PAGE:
First of all, Marek over at West Tennessee is on to something. In both 2004 and 2008, Democrats have voted safe. Instead of voting to win (winning being putting forth a candidate that best reflected our core values and had the soul of a fighter) we voted to not lose. We lost 2004, and unless Obama and Hillary suddenly stop trying to kill each other, we will lose again in 2008.
I’m not saying that because Edwards left the race today, though he did poll better against any Republican for whatever that’s worth, I’m saying that because if we allow our candidates to beat the heck out of each other unchecked, we’re doing the work of the Republicans. It’s time for a come to Jesus. Are Hillary and Obama running for the Democratic nominee or for President? John McCain is running for President, he just happens to be a frontrunner for the Republican nominee. It is a fundamental difference…a difference that could make him the oldest first term President in the history of the US.
Now, I’m going to talk about something that just kills me.
I’ve been a Democrat since I became politically aware sometime back in the mid 80’s. I think I was about 13 at the time. I saw what was happening around me nationally (as the youngest wonk ever) and decided that while the Democratic Party certainly wasn’t perfect, it was closer to my sense of what is right than the Republicans. To put it into perspective, I was a Democrat before I was confirmed into the Methodist Church, which says something about me, draw your own conclusions.
This was just after Bill Clinton was elected Governor of Arkansas, after one term of Frank White. Walter Mondale was the Presidential candidate, and he got his butt handed to him, for reasons that we don’t need to get into just yet.
At this time in Clinton’s political life, he was a progressive. Clinton set in motion a series of events that allowed Mike Huckabee to take credit for Arkansas’ schools performance gains of the 90’s through the present.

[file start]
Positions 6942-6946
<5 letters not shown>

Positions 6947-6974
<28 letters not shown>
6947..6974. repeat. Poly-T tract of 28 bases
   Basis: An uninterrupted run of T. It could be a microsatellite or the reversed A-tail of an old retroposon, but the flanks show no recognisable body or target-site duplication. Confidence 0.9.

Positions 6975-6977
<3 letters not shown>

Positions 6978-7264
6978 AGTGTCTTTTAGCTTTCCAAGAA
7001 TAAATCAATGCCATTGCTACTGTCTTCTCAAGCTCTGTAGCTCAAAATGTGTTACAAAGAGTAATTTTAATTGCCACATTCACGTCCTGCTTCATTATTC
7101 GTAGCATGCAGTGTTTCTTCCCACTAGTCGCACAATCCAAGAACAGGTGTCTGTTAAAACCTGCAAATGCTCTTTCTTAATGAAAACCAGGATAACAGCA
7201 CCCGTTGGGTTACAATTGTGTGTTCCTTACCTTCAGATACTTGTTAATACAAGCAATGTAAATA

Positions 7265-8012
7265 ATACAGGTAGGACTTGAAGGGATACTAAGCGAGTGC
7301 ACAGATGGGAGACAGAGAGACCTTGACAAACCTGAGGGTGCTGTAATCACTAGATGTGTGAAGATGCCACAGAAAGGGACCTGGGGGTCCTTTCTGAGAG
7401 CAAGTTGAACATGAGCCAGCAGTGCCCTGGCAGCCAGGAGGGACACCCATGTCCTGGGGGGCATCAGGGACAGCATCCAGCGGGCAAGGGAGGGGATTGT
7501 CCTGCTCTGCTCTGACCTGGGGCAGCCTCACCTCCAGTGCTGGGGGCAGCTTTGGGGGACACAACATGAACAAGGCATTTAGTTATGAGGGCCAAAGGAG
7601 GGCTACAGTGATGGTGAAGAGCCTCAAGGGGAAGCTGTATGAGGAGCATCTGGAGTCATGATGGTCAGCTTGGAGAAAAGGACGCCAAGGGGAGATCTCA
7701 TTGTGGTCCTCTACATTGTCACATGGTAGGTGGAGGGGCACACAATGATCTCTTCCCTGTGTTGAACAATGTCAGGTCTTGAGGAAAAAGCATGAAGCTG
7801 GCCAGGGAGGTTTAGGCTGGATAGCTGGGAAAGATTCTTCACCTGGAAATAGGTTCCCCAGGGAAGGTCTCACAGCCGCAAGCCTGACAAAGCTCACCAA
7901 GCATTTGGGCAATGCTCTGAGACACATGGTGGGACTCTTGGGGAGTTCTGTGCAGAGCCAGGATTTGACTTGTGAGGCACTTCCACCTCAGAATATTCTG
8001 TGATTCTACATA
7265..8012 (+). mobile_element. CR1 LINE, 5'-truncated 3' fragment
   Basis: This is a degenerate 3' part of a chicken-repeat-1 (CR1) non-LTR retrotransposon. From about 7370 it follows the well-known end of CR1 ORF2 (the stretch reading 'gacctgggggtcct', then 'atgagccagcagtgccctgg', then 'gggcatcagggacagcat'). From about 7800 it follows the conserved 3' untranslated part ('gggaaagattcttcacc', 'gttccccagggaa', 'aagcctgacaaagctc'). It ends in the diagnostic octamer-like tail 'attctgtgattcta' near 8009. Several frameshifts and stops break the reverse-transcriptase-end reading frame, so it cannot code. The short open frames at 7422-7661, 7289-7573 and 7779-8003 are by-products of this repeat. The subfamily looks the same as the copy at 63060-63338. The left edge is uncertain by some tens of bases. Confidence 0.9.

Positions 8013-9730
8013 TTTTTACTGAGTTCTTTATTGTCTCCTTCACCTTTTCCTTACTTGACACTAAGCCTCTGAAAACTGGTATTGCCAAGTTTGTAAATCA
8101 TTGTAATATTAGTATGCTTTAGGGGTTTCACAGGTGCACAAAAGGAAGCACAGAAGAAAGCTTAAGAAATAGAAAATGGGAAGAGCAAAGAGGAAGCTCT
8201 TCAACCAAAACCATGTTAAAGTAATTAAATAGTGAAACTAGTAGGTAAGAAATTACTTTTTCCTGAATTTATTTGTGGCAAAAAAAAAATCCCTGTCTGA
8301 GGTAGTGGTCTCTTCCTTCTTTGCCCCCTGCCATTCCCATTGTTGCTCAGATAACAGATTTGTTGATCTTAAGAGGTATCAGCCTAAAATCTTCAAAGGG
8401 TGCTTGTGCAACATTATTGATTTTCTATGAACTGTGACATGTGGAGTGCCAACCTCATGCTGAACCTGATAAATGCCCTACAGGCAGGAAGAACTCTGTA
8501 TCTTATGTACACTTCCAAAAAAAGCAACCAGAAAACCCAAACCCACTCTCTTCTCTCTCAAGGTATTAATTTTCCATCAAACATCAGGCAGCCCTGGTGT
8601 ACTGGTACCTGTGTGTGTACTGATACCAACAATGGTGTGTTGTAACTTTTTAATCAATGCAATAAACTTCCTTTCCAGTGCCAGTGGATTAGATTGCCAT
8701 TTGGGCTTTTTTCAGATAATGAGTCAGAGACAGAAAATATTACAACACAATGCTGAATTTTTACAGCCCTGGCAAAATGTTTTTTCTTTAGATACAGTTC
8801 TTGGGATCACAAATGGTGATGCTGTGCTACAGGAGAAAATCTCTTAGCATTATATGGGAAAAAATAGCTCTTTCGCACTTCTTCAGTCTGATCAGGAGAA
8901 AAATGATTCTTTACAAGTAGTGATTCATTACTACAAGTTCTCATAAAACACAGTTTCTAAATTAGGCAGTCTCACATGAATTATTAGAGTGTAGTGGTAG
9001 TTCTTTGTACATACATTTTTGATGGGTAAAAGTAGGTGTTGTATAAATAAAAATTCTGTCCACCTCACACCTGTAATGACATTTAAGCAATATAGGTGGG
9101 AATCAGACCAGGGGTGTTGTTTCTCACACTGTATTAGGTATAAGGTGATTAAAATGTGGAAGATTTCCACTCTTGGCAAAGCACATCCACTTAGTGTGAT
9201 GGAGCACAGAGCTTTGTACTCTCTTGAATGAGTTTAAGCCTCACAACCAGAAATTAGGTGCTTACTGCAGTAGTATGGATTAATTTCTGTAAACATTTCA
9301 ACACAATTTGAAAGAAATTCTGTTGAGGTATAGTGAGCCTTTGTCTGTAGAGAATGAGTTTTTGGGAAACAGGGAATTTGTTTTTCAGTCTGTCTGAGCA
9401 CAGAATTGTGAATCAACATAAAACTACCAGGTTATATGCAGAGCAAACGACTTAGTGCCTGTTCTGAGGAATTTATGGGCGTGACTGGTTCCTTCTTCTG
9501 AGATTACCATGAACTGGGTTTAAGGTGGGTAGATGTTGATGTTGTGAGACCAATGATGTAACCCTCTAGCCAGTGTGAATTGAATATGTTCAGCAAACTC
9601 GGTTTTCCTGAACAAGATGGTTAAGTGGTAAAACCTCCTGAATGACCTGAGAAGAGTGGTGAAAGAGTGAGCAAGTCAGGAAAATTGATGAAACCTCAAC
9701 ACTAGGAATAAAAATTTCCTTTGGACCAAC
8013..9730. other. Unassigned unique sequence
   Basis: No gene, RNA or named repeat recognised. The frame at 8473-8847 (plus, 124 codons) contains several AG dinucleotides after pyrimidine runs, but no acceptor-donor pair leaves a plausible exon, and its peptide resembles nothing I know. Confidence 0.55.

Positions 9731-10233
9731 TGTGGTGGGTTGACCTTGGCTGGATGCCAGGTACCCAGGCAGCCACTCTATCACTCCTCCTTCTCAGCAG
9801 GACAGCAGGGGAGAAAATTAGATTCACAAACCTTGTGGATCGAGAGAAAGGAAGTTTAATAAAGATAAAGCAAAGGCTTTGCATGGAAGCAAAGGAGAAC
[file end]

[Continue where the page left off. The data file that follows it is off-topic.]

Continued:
Clinton was also very pragmatic. He knew what could and couldn’t be done in Arkansas. He put forth soft challenges, that were attainable. But like most small southern states, there was no real challenging progressive voice in the dialogue. Clinton was the best we had.
In 1992, after his election to President, my infatuation with politics was revitalized. Unfortunately, Clinton got scared. He got scared when the DC press started beating the crap out of him, and that just got worse in ’94 when they lost the Congress.
To this day, I still believe that Clinton was the best Republican President of my lifetime. He was a master of taking his opponents issues away from them, and that drove the Republicans crazy.
Unfortunately it also drove Progressives crazy, and led to a lot of disenchantment in 2000, which hurt Gore. People tell me I should stop blaming Nader supporters for Gore’s loss in 2000. Maybe so, I don’t guess it really matters all that much now, but the stage is set, and unless something drastic happens, we’re looking at 2000 all over again.
Nader is getting in. I attribute this to the abject lack of any real progressive voice in the Democratic race. Maybe it would have happened had Edwards stayed in, maybe not, but the reality is that, unlike a Bloomberg candidacy, Nader hurts both Obama and Hillary because some progressives will vote for him for some ridiculous reason.
1. I never voted for Nader, and never would because…
2. I’m a Yellow Dog Democrat.
And I guess that makes me part of the problem.
Ya see, come November I will vote for Hillary or Obama, no matter what. And while that makes me a loyal Democrat, that also makes me easy to be taken for granted. It puts me, and my core values, in a position of weakness, a position that can be disregarded, a position without any leverage. Leverage is exactly what progressives need.
It is because I will vote for a Democrat, no matter what that the Democratic candidate will give me and my values the big “screw you” and run even further to the right hoping to score a landslide. Because of this, the values that should be at the core of any Democratic candidate will fall further away, blurring the distinctions, and diluting the impact that any Democratic administration could possibly have.
It makes me sick.
Look, I know I’m waaaayyyy off the reservation on this, but we need to consider our choices, and I’m a big part of the we. If we’re left with a corporatist and the “Un-Partisan” then we’re left with a party that has left us.
It’s enough to make me reconsider that Yellow Dog status.
It’s enough to, at best, keep me at home…at worst, well, I think I’ve said enough.